Two girls from The Epiphany School in Bournemouth have raised £155.96 for homeless people in Bournemouth through a recent Cake Sale at the school.
Year 4 pupil, Lucy Lloyd, nine, along with her friend Tallula Hull, eight, approached Headmaster Mr Simpson with the idea to help raise money for local social housing provider BCHA, who help homeless and vulnerable people access the right housing, health, learning and work opportunities.
Lucy has always been passionate about helping the homeless, which as her Mum explains, is down to influence of her Dad. Kathryn Lloyd, said, “Lucy’s Dad has always explained to her that these people do not choose to live like this, and that one simple turn in life can dramatically change someone’s life for the worst.”
She continues, “As an example, not only do we support the homeless financially but we take time to talk to these people and show encouragement. Not so long ago, in the Bournemouth town centre, a homeless guy collapsed and was fully unconscious and needed immediate medical assistance and to our disbelief people walked around him as though his life did not matter. Fortunately, once my husband rushed to help, the only other support we received was from three Iranian Doctors. Lucy learnt an understanding of just how un-compassionate so many people can be regarding the homeless.”
Paul Tucker, Campaigns and Communications Manager at BCHA, said, “We have been so impressed with Lucy and her friend’s dedication and compassion to help support homeless people in our services. To see this in someone so young is inspiring and gives us hope that there is a new generation of young people that understand and want to contribute to resolving homelessness.
We are extremely grateful to both girls and to the school for supporting them.”
Committed young people taking part in the BCHA-led National Citizen Service (NCS), slept rough for the night raising awareness and money for homeless people in Bournemouth this winter.
On 11th November 2016 a group of young people aged 16-17 years old took part in a 12-hour rough sleep in Bournemouth Town Centre to highlight the need to help homeless people off the streets, especially during the winter months, and also to raise money for BCHA’s James Michael House property, which is home to up to 11 homeless young people.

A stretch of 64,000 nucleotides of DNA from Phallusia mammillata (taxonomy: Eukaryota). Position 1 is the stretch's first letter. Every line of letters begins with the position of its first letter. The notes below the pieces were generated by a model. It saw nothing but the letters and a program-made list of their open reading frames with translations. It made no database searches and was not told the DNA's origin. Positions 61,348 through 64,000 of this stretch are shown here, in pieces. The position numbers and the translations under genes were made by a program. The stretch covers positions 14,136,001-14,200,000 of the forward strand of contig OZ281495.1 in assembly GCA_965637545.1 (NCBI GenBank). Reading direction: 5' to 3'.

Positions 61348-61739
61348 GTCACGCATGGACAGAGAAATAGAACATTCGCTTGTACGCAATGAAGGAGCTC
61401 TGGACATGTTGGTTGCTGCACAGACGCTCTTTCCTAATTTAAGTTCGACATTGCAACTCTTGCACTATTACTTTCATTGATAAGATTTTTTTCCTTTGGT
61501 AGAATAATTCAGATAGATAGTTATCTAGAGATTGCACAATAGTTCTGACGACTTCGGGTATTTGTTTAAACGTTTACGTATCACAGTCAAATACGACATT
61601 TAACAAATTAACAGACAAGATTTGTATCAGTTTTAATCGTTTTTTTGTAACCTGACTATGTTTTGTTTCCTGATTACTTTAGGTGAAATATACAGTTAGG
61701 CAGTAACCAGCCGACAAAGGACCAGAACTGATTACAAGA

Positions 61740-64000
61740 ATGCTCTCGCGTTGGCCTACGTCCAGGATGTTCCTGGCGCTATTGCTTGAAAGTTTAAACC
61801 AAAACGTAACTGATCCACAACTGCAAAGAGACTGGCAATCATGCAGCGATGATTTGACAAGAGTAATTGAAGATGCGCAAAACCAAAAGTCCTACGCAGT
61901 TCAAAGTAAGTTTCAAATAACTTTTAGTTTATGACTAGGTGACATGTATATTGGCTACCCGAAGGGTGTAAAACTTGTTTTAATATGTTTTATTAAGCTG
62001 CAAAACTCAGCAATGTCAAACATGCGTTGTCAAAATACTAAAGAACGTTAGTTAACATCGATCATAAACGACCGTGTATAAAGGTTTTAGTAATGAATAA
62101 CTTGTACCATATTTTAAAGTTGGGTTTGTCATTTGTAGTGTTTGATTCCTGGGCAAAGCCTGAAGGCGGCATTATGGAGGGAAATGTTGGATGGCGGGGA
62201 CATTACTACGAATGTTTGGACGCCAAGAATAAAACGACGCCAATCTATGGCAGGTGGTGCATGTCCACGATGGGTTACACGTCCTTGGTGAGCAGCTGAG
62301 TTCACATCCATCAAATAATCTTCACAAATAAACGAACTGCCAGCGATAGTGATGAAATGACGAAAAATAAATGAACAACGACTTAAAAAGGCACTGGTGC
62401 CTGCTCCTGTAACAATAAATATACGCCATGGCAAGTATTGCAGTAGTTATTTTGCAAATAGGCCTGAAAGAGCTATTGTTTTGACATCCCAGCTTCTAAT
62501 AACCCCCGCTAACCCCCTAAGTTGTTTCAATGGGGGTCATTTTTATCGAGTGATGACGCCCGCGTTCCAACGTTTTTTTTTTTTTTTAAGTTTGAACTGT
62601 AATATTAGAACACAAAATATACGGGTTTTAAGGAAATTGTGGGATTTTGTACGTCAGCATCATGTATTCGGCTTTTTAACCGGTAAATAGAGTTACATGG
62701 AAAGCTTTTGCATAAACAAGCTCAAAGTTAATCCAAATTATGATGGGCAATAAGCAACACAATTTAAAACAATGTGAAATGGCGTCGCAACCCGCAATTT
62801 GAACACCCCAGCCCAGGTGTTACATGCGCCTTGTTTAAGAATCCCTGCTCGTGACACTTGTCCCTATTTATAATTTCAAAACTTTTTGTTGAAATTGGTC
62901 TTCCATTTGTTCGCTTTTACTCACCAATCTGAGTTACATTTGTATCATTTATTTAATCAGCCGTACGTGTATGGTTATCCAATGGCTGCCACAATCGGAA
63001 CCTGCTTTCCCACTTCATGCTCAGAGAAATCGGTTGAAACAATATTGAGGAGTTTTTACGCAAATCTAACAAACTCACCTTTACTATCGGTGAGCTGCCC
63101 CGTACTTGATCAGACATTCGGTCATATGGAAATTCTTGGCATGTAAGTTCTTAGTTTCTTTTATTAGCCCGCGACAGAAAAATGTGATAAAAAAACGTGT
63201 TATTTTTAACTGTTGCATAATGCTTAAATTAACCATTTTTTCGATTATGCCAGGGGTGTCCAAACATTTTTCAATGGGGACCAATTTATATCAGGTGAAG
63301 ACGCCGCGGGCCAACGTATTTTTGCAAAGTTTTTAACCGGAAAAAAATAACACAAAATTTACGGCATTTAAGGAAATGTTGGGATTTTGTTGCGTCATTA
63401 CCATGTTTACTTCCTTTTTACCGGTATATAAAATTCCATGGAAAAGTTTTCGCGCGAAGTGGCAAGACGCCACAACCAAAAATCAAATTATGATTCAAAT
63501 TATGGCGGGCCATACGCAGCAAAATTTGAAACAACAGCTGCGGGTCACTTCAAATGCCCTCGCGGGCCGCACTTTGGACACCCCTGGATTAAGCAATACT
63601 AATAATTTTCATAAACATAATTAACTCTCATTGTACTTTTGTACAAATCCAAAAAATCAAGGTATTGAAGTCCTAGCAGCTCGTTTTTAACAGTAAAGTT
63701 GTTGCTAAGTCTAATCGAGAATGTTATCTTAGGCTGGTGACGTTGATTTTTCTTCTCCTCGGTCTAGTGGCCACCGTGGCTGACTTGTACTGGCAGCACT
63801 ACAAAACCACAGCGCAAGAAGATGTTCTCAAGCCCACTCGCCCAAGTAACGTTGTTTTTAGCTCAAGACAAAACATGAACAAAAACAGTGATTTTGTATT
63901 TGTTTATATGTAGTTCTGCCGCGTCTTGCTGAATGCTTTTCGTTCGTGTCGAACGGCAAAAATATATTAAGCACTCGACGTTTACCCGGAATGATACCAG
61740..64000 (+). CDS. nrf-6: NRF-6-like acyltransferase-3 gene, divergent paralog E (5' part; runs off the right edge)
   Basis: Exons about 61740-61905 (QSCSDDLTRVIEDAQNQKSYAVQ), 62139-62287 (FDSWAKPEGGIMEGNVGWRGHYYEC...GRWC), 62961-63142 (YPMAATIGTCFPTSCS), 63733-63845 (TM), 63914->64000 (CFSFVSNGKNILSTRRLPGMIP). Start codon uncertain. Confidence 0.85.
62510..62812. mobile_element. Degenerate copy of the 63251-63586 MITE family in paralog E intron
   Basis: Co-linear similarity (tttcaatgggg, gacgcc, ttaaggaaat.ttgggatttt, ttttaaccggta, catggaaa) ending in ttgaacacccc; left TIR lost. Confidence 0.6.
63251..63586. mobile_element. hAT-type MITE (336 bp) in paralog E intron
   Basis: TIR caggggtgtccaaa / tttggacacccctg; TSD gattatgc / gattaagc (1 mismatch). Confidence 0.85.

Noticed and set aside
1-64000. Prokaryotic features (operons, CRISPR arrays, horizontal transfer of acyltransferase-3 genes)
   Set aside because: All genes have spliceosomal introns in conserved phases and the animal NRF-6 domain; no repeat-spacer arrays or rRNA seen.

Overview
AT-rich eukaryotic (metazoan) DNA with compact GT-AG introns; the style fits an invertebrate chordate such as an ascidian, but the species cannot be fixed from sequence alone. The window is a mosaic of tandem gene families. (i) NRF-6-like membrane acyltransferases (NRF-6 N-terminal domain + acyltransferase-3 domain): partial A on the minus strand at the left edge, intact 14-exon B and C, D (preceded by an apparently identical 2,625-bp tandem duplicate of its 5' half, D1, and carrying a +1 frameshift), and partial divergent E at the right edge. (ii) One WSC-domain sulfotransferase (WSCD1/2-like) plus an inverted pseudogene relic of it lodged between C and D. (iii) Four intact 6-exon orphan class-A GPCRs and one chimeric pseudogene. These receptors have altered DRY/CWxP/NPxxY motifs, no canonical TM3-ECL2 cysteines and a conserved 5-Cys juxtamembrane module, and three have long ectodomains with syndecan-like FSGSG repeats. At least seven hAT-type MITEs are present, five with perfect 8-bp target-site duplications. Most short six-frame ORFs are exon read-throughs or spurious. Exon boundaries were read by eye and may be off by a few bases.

The challenge was a simulated version of a night on the streets and the group were woken up and moved on every few hours, like many homeless people are each night. The group walked many miles throughout the night.
Rachael Cheney, BCHA’s NCS Staff member, said, “On the actual night they spent most of the time in a church car park and the NCS staff played different roles throughout the night, including a police officer moving the group on. They spent some time in the local woods in West Moors, to help them understand the loneliness and separation some homeless people might experience. They were all fantastic and made the most of the challenge we set for them. They were so pleased when we played the role of a good Samaritan at around 3am and invited them in to the church for a hot drink and a donut.”
Bournemouth-based organisation BCHA, which helps homeless and vulnerable people access the right housing, health, learning and work opportunities, is the largest provider of NCS in the Poole and Bournemouth area. Last year 193 NCS graduates volunteered 5,730 hours and raised over £3,500 for local community projects.
One of the young participants said, “The young people managed to raise £700 and this money will go towards redecorating James Michael House in Bournemouth. This property provides housing for homeless young people in Bournemouth, the young people were particularly passionate about this cause due to the residents being of a similar age. Any leftover donations will be used to give the residents a well needed activity day out.”
Rachael Cheney, NCS Staff member, added, “I was overwhelmed by how dedicated the team were in helping homeless young people in their area. When asked why they were so passionate they said it was because it could happen to them at any point and they were still lucky enough to be at home.
We tried to make the experience as realistic as possible by first working through a Homes for Cathy education workbook, which was produced to coincide with the 50th anniversary of Cathy Come Home. We got them to think about different scenarios that could lead them to being made homeless and how they could overcome them. They also learnt about what being homeless really meant, to break any stereotypes they may have had.
Another NCS participant, Harry Batson, summarised his experience by saying, “What we, as NCS graduates, have achieved has truly made a difference to lives and is one of the best things I have ever done. I have definitely changed as a person for the better thanks to this course, and I fully encourage young people to also take part. So worth it!”
Donations are still being taken, please contact the team to find out more. 01202 410550 or firstname.lastname@example.org